It came from New York State, that bastion of modern liberalism and American statism (Senator Chuck Schumer’s fiefdom)! As The New York Times reported on Friday, December 4, 2009, “In a 3-to-2 decision, a panel of the Appellate Division of [NY] State Supreme Court in Manhattan annulled the state’s 2008 decision to take property for the [Columbia University] expansion project, saying that its condemnation procedure was unconstitutional.” And how right that is! The Times goes on reporting, “The majority opinion was scathing in its appraisal of how the ‘scheme was hatched,’ using terms like ‘sophistry’ and ‘idiocy’ in describing how the state went about declaring the neighborhood blighted, the main prerequisite for eminent domain.”
Not that this has the legal capacity to undermine that equally sophistic and idiotic ruling by the U. S. Supreme Court back in July 2005, in the case of Kelo v. City of New London, CT, where the good city fathers condemned private property so as to lease it to some big prospective tax payer (a scheme that ended with the property lying there unused to this day). But it may just slow down the perverted progress of the reactionary use of eminent domain law, placing a small monkey wrench in that evil bulldozer.
Private property rights are the bedrock of a bona fide free country. Just for starters, the rights to freedom of religion and the press directly depend on it–if private property can lawfully be taken by state agencies, based on spurious, subjective grounds like blight, any religious or journalistic practice not approved of by state agents becomes vulnerable to censorship or worse. The right to private property, if respected and competently protected, renders it possible for the right to liberty to be secure in innumerable realms. Liberty’s legal defense requires it. With such a right given legal recognition and protection, dissidents and minorities have the ability to escape retaliation from an angry majority that finds the dissent and refusal to join them to thwart its agenda.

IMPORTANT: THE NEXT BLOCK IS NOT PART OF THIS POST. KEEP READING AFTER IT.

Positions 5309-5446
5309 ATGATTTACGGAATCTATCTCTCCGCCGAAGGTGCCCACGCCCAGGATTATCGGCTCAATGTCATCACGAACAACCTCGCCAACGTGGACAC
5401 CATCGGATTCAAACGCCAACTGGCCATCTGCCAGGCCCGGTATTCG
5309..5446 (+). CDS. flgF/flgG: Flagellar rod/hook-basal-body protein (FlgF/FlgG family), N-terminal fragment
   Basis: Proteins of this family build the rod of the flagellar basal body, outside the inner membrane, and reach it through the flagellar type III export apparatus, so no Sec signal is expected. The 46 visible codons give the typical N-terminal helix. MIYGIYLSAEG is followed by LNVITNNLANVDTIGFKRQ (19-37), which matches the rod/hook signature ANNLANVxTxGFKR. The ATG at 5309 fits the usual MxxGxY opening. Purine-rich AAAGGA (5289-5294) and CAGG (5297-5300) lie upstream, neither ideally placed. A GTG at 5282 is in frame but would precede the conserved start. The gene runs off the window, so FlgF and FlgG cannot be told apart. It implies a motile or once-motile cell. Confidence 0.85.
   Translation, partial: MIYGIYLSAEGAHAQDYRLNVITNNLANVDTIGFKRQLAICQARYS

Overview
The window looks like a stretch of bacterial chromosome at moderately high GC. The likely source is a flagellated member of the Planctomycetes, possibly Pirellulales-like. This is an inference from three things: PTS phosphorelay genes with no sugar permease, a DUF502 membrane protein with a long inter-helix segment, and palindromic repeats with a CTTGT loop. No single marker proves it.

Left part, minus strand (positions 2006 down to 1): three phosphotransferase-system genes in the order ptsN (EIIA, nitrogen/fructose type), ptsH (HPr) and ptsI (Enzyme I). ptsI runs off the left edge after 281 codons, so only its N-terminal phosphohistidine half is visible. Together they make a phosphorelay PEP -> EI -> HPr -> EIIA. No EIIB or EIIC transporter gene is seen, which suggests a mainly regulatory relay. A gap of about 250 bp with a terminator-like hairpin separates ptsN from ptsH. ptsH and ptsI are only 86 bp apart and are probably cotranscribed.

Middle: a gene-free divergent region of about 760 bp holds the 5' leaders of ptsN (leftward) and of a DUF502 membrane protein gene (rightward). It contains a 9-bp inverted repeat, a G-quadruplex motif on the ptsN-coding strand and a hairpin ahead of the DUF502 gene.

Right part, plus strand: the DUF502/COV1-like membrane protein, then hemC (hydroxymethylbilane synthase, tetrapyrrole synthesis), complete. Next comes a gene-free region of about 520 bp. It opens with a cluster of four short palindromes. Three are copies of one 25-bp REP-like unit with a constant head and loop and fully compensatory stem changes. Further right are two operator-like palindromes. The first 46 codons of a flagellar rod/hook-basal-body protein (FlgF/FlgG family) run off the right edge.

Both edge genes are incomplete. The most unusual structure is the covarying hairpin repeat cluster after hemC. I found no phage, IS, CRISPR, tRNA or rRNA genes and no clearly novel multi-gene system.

If the history of authoritarian and totalitarian rule has taught anything, one vital fact is that this right, identified throughout human history–by the likes of Aristotle and Thucydides and, later more systematically by the English philosopher John Locke (who taught the American founders about it)–is the major bulwark against tyranny. Of course the right to one’s life is more basic and if it is ignored and violated as it is by the institution of slavery, then all bets are off and the law of the land deserves zero respect, let alone obedience. But the right to private property is nearly as fundamental as that since if one has no legal right to keep others out of one’s own realm, one is for all practical purposes being placed into servitude, almost made a slave.
This is why the Kilo decision by the U. S. Supreme Court was such a catastrophic blow to liberty in the United States of America and why even a short step away from it, as the NY Appellate Division’s ruling took, can only be a welcome development where human liberty is concerned. But it should by no means lead to complacency!
Everywhere in legal circles, not the least in President Barack Obama’s team of legal associates, basic rights are under full assault. These rights are dismissed as mere creatures of government (as they were in the time of full blown monarchies where they king was seen as having the authority to grant or withhold them and the idea that they might be natural to human community life was scoffed at). Yes, Virginia, in the current administration’s legal opinion, forged by the likes of Harvard Law Professor Cass Sunstein, individual rights are void and done for, mere inventions as per the permission government may or may not grant its subjects!
With the New York Court’s ruling a bit of hope has become justified. But as with liberty in general, here, too, eternal vigilance is the price and other courts and potential guardians of human liberty must not relent as they work hard to reaffirm that Americans–indeed, all human beings–are sovereign agents and have basic rights, among them the right to private property.